Rabbi Funnye’s Message of Inclusivity
When I heard the Synagogue Council of Massachusetts was hosting an event featuring Rabbi Capers Funnye, I wondered how they would frame the program. Would the Council see this as an opportunity to foster discussion, encourage member synagogues to engage with diversity in the Jewish community? I hoped that the event would be a starting point, a chance to reflect on how we can better include Jews of all colours in our community, then start discussing what actions to take. At worst, I feared this evening would be purely congratulatory, a pat on the back that, just by inviting Rabbi Funnye to talk, our synagogues are obviously inclusive and welcoming!
Luckily, the introductory remarks by members of the Synagogue Council executive set the right tone: Representing 120 synagogues across Massachusetts, the Council encourages learning and dialogue, embraces diversity, and promotes pluralism. Officially, their website notes that they “nurture a respect for diversity within our Jewish community.”
And then we launched into the main event. Rabbi Funnye was there to talk about his journey to, with, Judaism. In telling it, he suggested that his story could actually be that of many African-American Jewish converts. And that story started with a cruise. A “free cruise,” organized by a “travel agent,” with too many people in too small a space (and the food wasn’t good either). At the conclusion of the trip, they were given new names, and introduced to a new G-d who, coincidentally, looked a lot like their new captors. Within the span of three minutes, Funnye wove his personal journey in with over 100 years of African-American history. Ending in the 1960’s, Funnye talked about how reading up on civil rights led to re-reading the bible with an understanding that these stories weren’t just happening to an abstract people, but was the history of a people with whom he felt a connection, an understanding.
Throughout, his talk was punctuated with humour. At first, these jokes were met with silence. Slowly, the audience started chuckling quietly. It was as if the audience, mostly white folks in their 50’s, 60’s, and 70’s, were afraid to laugh. But Funnye was funny. And, slowly, the audience realised that they could relax and enjoy his message while also learning from it.
Funnye had the great ability to weave a story that included not only a version of his own personal journey, but also that of Jews in Africa today. Through his work with Be’chol Lashon, he’s travelled to many countries in Africa to work with the local Jewish populations. Explaining the differences between American and African Jews, he told a story of a woman who was her village’s mohel (the person who performs the bris milah – circumcision). This particular Nigerian community was described as being somewhere within the realm of Orthodoxy by American standards, and yet a woman was the mohel. When Funnye asked her about that, she explained that as a woman she couldn’t read the Torah, she couldn’t sit with the men in synagogue, she was not required to perform as many commandments as the men, but it said in the Torah that she was to circumcise the men. Her proof? Tziporah, Moses’ wife, a Cushite woman, was in charge of circumcising their youngest son.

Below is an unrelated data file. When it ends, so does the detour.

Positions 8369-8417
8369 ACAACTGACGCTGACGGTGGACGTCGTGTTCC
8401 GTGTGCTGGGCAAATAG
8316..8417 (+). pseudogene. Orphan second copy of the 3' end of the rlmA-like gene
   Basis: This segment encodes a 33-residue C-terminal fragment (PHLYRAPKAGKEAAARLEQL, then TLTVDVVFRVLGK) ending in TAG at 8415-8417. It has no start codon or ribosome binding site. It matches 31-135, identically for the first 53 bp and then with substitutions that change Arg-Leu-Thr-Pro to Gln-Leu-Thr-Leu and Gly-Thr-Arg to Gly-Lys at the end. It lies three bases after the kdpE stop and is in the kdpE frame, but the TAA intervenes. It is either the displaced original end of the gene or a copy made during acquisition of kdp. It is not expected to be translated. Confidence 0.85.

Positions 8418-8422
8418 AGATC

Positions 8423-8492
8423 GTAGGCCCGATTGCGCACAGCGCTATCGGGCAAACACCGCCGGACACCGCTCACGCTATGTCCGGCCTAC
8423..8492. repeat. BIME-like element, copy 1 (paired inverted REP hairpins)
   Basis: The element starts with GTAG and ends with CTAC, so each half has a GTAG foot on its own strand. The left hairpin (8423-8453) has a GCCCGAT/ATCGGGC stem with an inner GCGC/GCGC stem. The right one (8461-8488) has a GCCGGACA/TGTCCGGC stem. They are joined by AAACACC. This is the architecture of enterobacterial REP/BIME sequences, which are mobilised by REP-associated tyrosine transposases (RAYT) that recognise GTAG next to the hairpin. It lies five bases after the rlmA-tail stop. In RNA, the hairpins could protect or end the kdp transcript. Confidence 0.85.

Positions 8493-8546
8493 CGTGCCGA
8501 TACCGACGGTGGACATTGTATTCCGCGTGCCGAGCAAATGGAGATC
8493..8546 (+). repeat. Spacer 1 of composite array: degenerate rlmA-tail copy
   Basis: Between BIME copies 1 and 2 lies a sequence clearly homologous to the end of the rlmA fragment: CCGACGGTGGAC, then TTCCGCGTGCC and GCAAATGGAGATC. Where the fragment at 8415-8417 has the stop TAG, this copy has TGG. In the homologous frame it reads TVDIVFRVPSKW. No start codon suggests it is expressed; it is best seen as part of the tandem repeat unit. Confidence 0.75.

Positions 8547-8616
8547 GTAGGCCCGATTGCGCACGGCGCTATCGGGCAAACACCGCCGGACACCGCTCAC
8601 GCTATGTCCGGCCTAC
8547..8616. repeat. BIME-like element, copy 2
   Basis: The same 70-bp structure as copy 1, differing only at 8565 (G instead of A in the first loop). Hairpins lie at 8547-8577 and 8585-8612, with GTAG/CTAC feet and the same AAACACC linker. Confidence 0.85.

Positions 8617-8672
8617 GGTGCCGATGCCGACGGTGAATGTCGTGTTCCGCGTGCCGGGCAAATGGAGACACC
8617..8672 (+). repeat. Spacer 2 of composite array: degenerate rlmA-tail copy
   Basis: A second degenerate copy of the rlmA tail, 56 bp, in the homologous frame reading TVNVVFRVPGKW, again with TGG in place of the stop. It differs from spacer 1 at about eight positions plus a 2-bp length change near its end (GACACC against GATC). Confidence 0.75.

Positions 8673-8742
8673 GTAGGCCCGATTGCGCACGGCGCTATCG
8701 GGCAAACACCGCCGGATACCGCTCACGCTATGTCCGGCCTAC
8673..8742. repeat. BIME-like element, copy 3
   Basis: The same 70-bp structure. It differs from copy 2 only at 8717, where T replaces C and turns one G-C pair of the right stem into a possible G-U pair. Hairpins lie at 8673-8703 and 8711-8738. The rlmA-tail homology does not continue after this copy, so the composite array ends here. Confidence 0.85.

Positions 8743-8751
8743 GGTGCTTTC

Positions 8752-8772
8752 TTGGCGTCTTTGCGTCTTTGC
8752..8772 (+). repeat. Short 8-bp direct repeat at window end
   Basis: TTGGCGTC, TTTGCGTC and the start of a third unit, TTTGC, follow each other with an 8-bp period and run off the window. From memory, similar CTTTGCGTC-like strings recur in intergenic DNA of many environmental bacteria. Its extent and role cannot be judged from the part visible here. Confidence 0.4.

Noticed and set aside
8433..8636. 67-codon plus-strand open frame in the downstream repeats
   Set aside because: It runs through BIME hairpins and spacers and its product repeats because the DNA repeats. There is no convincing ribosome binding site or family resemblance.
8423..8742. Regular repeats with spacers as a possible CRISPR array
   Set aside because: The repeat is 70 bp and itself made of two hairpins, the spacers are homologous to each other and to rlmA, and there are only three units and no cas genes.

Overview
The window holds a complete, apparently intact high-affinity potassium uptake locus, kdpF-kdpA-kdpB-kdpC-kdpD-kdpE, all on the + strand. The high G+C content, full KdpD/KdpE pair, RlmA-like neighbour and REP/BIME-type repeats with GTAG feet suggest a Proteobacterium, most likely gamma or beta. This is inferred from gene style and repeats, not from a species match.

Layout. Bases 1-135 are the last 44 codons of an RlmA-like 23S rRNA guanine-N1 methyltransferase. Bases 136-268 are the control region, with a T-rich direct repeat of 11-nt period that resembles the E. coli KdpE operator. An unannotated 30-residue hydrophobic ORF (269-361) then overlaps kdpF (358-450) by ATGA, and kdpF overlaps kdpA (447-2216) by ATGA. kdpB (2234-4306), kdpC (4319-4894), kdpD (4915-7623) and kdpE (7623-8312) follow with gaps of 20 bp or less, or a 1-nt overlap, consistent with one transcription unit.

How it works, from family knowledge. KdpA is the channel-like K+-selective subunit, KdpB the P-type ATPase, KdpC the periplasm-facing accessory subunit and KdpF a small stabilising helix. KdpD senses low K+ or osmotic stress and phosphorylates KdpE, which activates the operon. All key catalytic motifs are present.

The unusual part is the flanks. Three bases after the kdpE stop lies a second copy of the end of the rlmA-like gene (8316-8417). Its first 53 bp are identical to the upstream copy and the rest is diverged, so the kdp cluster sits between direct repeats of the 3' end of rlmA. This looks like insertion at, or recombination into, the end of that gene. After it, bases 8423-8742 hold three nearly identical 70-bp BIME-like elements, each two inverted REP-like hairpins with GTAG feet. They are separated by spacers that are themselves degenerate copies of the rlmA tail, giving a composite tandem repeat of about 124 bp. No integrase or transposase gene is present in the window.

So what was the point of these stories? Throughout the talk, Funnye repeated his message of the need for inclusion, acceptance, and a better understanding of how a diverse Jewish population can learn from each other. He gave examples of how African-American Jews can help build bridges between synagogues and churches and mosques. He spoke to the importance of welcoming all Jewish souls and hearts to Judaism, and the reasons why we need to have more welcoming, while still halakhic, conversion processes. And he spoke to the Jewish establishment needing to see and serve the full range of colours that Jews come in. (As an example of the shortcomings of Jewish institutions, Funnye talked about his small rabbinical school in Queens, NY that serves the African-American Jewish community. It was started when an African-American Jew, who had two degrees from Yeshiva University, was denied entry to their rabbinical school because of his skin colour).
I have no doubt that the audience was moved by his talk. I just hope that conversations continue, individual members of the Jewish community, congregations, and the Council alike all put plans in place for ensuring that our community is actually as welcoming as the audience was last night.